Sacha Cody first visited China in 1999 and he has lived, studied and worked there since 2002. He has worked with a global brand research consultancy, and is now a PhD candidate in anthropology. His research is focussed on the organic farming movement in and around Shanghai.—The Editors
Exemplary Agriculture and the Future of Sustainable Farming in China
‘What happens when we’re all dead?’ Old Chen, one of the regular workers at Chuantong Farm, asked me as we sat talking one December afternoon in 2013. Chuantong Farm is about ten minutes from the town of Deqing in Zhejiang province. It is one of my field sites. Despite the blue sky and a bright sun, it was piercing cold as winter advanced.
Chuantong Farm was set up by Liu Shan two years ago. Liu Shan is one of many small-scale farmers new to agriculture across China. Since giving up his city life and successful retail business in Shanghai, he has been practicing traditional farming (传统农业), foregoing chemical input and offering urban customers safe and quality food.
Old Chen’s comments echoed across the field we were working on. A rural farmer all his life, sixty-four year old Chen was lamenting about the uncertain future of farming in China. He was pessimistic about whether there would be people who knew how to actually work the fields once his generation has either retired or passed away. He was fiddling with the pile of goat manure we were fertilising the field with, a finger conspicuously absent, no doubt because of a machine accident from years ago. He continued, lashing out at China’s young generation: ‘They sleep in until ten a.m. and even later. What kind of work can they do?’ (他们干什么活呢)?
I was startled by his sharp tone. The plight of rural communities across China, which have witnessed an exodus as young Chinese have left their villages to become part of China’s vast migrant population, is well known. Few still farm in rural communities across China. Those that do are old and tired. I was also moved by his expression of helplessness concerning what will become of the land and soil, to which his emotional connection was evident and deep. He spoke with passion about having toiled in this area of Zhejiang province all his life.
In my first few weeks at Chuantong Farm I thought I was the only volunteer. Then Liu Shan showed me the emails he had received from other people who like me were interested in working on the farm as volunteers. Some of these people turned up later though they never stayed very long. The increase in volunteers at Chuantong Farm and other similar farms is in fact part of a wider trend. Today, Chinese of all ages, with young people being in the majority, want to be involved in agriculture. While new farmers such as Liu Shan are certainly more visible, there are in fact many people active in what I call exemplary agriculture.
This is a philosophy and approach to agriculture that emphasises sustainable farming techniques. Its advocates profess a heartfelt nostalgic appreciation for China’s agrarian history and the depth of indigenous knowledge about farming. Their discourse revolves around the idea of huigui (回归, literally ‘to return’ to the past), and they seek ultimately to spread their ideas to others. They see themselves as Chinese consumer-citizens equipped with the right approach and attitude to farming. The field of exemplary agriculture has developed out of new farmers and sometimes local governments working in collaboration with volunteers. This hybrid economy is one that I have witnessed, observed and participated in since beginning my ethnographic fieldwork in 2012, spending extended time with a group of new farmers in and around Shanghai.
Recently the number of training programs designed to introduce Chinese to farming has increased. For example, a community supported agriculture (CSA) (社区支持农业) training was held in Beijing in March this year. This was the third CSA training workshop, following two workshops in 2013. Later in April, an inaugural week-long program was run focused on natural farming (自然农法). Along with dozens of others, I attended both as a student.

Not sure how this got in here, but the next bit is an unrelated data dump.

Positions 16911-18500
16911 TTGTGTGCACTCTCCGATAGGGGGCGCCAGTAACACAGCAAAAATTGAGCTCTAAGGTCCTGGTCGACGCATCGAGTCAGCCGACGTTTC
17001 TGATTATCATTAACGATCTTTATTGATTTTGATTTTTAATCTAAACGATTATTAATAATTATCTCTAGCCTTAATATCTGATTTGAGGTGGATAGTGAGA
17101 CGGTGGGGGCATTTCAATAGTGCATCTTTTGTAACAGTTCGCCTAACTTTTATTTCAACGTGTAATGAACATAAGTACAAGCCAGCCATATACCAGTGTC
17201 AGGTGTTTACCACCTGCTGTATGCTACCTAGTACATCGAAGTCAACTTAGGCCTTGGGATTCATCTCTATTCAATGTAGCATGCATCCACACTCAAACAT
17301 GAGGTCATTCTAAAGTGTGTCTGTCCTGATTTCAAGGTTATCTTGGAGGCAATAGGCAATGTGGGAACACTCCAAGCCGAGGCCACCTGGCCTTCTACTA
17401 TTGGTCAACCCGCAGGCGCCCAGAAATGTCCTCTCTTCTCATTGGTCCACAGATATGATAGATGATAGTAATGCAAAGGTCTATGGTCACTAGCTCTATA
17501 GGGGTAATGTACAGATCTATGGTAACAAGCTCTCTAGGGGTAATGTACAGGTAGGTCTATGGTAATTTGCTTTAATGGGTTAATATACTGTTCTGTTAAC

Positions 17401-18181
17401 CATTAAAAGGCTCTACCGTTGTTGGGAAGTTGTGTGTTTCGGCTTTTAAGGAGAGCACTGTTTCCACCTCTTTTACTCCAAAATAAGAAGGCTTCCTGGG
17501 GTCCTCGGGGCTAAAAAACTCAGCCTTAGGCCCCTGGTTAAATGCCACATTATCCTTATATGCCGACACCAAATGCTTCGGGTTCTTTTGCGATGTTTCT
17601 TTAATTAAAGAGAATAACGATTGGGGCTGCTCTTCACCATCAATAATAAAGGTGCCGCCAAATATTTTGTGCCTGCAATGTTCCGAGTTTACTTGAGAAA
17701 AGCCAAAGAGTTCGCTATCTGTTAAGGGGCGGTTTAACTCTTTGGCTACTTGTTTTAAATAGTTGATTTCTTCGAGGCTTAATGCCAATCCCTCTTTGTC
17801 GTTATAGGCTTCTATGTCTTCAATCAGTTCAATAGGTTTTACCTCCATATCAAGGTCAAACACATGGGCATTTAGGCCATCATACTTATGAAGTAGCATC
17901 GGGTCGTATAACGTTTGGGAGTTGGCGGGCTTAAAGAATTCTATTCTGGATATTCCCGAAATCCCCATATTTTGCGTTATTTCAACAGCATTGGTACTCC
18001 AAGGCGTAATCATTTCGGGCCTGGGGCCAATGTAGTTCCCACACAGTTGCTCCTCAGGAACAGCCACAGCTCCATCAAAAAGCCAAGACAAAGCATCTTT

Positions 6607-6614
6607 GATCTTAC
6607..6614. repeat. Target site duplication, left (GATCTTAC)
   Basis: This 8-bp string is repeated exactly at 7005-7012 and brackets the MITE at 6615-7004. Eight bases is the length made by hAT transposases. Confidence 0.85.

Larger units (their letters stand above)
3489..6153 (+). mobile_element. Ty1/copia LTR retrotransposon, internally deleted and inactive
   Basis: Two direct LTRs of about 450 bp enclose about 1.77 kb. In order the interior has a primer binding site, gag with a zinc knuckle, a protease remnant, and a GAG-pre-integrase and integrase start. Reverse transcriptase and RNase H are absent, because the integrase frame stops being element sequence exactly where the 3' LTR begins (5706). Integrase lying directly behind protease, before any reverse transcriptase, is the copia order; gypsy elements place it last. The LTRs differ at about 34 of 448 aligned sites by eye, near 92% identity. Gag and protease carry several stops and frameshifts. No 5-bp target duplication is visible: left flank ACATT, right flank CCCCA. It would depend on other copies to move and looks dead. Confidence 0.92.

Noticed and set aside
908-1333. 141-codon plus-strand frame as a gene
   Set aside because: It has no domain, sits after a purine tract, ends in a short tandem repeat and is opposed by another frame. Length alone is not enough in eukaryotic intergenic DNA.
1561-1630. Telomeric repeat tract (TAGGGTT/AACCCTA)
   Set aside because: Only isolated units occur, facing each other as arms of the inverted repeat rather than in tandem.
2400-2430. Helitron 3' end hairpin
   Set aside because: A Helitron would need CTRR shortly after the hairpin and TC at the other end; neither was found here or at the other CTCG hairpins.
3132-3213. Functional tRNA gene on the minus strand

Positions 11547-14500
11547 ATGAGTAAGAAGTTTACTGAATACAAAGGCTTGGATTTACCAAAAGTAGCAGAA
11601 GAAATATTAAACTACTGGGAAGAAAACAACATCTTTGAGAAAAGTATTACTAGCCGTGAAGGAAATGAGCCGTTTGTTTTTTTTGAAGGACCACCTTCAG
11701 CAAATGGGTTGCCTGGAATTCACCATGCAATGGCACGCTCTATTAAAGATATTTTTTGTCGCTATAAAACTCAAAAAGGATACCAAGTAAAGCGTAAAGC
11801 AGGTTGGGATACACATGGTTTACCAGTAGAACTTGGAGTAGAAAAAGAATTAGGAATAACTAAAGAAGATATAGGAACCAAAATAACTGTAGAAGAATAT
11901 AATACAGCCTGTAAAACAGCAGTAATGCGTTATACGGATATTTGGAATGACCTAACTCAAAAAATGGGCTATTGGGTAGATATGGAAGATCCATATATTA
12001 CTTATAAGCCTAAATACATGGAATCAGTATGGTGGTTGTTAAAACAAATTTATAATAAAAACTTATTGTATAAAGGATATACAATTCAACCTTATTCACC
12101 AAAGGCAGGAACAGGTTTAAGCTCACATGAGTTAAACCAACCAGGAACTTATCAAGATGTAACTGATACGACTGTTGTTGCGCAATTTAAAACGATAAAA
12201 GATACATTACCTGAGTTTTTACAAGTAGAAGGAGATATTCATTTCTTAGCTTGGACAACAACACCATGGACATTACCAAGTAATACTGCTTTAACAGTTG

The CSA training was sponsored by Little Donkey Farm (小毛驴农场), a model sustainable farm on the outskirts of Beijing, established in the late 2000’s. It has close connections with Wen Tiejun 温铁军, a well-known intellectual and government advisor who has been instrumental in promoting the interests of China’s rural communities. The natural farming training program in April was jointly organised by the Qiandaohu county level government and a Buddhist group called The Centre for the Promotion of Natural Farming (自然农法推广中心). Qiandaohu, or Thousand Islands Lake, is a large national park and protected nature area in Zhejiang province. The county government, buoyed by the state discourse of balanced development, has sought to test the viability of natural farming in the Qiandaohu wilderness. The Buddhist group is responsible for carrying out the actual farming.
CSA and natural farming differ in philosophy and agricultural approach. CSA is open to support any sustainable farming technique and is aimed at community and customer involvement; natural farming has its origins in Japan and is modelled on the ‘do-nothing’ (i.e. inaction) and ‘learn from nature’ movement of the late Masanobu Fukuoka. Both have received local or county level government interest in the form of funding, sponsorship, and endorsement for their potential to involve more Chinese in agriculture. Official interest in such training programs is also due to their potential to make rural communities once again attractive as locations for migrant workers to return to and live and work. This development, ironically, has come at a time when the official discourse is concerned with promoting large-scale industrial agriculture that relies on chemical input for much of its efficiency.
Training for both CSA and natural farming is based on a kind of rural literacy. Participants are taught to appreciate China’s rich agrarian heritage and the relevance of this heritage in today’s modern urban risk society. The CSA training was very direct in this regard: each morning different students would share what they had learned and reflect on how their attitudes toward Chinese rural farmers had changed. It was not uncommon to hear genuine empathy from urbanites for the rural Chinese whom they had previously looked down on as somehow inadequate and ill prepared for the modern society that China had become. Part of the training involved watching CCTV programs that seemed critical of the behavior of rural farmers. This TV viewing was followed by small group discussions in which we would critically dissect the program’s representation of rural Chinese and present a counter argument from the farmer’s perspective. At least four times a day we would break to sing rural songs and discuss their meaning. One of the favourite songs in my group was called The Farmer’s Song (农夫歌) of which the last line was ‘Without farmers, who can survive?’ (没有农夫谁能过天地间?)